In June 2013 almost a year of being classed as unemployed, I’d applied for a job in the private sector.  It was on minimum wage, and bore absolutely no resemblance to my old NHS  job , I didn’t get it, that was no surprise, what was a surprise was two days after being told no , I received a call , the voice told me their first choice left. I was second choice did I want the job? I took it without hesitation. 

Minimum wage was an incredible pay cut, but nowhere near as bad as £71.00 per week. 

It was the stepping stone to getting my life back. 

So I started work, my plan was keep my head down, be nice to everyone and make the best of it. 

In truth I had never stopped working ever, whistle blowing experience led me to others and to campaign work, it also led to a C4 news special, in Sept 2013 I took a day off work, went into London to be interviewed I spoke out about my experiences on behalf of many bereaved families who had lost loved ones in hospitals and whistle blowers.

8pm I came off set and the producer stopped me and asked if I would be OK, and did I realise I’d just outed myself on national TV as a whistle blower, did my new boss know? 

I can honestly say it had never crossed my mind, the next day I went into work 2 hours late, my train from London had been delayed. I had just got sat down behind my desk only to look up and find my boss walking towards me, he was grinning. I looked him straight in the eye and said OK are you going to sack me, he said what? For being a whistle blower? No way. I’ve come over to shake your hand. 

That was Sept 12th 2013 I am still in work 🙂  I wasn’t sacked , I was supported , I still campaign , my life is double sided now , half at a paid job (the job that pays the bills) the rest of my time , campaign work, surviving , helping as much as I can.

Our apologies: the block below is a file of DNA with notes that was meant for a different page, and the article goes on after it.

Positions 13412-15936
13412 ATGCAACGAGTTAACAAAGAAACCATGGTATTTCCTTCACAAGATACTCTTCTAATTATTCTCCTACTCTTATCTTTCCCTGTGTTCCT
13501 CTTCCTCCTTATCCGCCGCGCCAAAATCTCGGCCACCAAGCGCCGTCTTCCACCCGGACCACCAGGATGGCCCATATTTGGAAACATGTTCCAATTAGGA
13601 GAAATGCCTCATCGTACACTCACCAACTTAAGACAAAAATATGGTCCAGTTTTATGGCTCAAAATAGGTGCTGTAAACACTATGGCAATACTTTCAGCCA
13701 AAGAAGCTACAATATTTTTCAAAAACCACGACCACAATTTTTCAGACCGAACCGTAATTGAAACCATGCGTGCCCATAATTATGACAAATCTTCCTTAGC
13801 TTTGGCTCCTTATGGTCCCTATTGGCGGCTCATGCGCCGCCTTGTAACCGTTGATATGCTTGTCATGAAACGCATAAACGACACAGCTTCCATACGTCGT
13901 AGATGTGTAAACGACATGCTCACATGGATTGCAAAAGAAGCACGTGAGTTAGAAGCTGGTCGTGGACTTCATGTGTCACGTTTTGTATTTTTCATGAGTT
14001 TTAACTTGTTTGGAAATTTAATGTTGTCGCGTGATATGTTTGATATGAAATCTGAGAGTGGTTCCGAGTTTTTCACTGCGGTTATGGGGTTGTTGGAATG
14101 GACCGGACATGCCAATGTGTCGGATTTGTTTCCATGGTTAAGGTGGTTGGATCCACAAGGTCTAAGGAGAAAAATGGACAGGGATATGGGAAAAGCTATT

I on one hand have lost so much yet on the other in that process learnt so much. On that journey I have been fortunate to meet incredible people, make new friends,  the person I consider one of my best friends is a journalist who I’m sure I’ll still be working with for many years to come . 

Like many whistle blowers out there struggling I have learnt what it means to be on the bones of my backside it’s not a great position to be in, but it’s survivable 🙂 

Over the past year we had the Francis review, a few weeks ago Jeremy Hunt made this statement.

“Sir Robert confirmed the need for further change in his report today. He said he heard again and again of horrific stories of people’s lives being destroyed because they tried to do the right thing for patients: people losing their jobs; being financially ruined; brought to the brink of suicide; and family lives being shattered. Eminent and respected clinicians had their reputations maligned.

There are stories of fear, bullying, being ostracised, marginalisation as well as psychological and physical harm. There are reports of a culture of “delay, defend and deny” with “prolonged rants” directed at people branded “snitches, troublemakers and backstabbers” and then blacklisted from future employment in the NHS as the system closed ranks.”

Like the Dr’s shouting out “I’m in work Jeremy” There are many shouting out #WearestillhereJeremy! The truth that so many have endured will one day come out…….

The government have yet to provide a real independent solid solution. 

So for all of you still struggling, take every day as it comes and remember all you did was tell the truth, you are not alone, there are many of us….


2 thoughts on “‘Left on the bones of my backside Mr Hunt!’

  1. The trouble is they the government dont want whistle blowers while they sell the nhs off to the likes of crapita serco maximus salus atos these companies wouldnt like that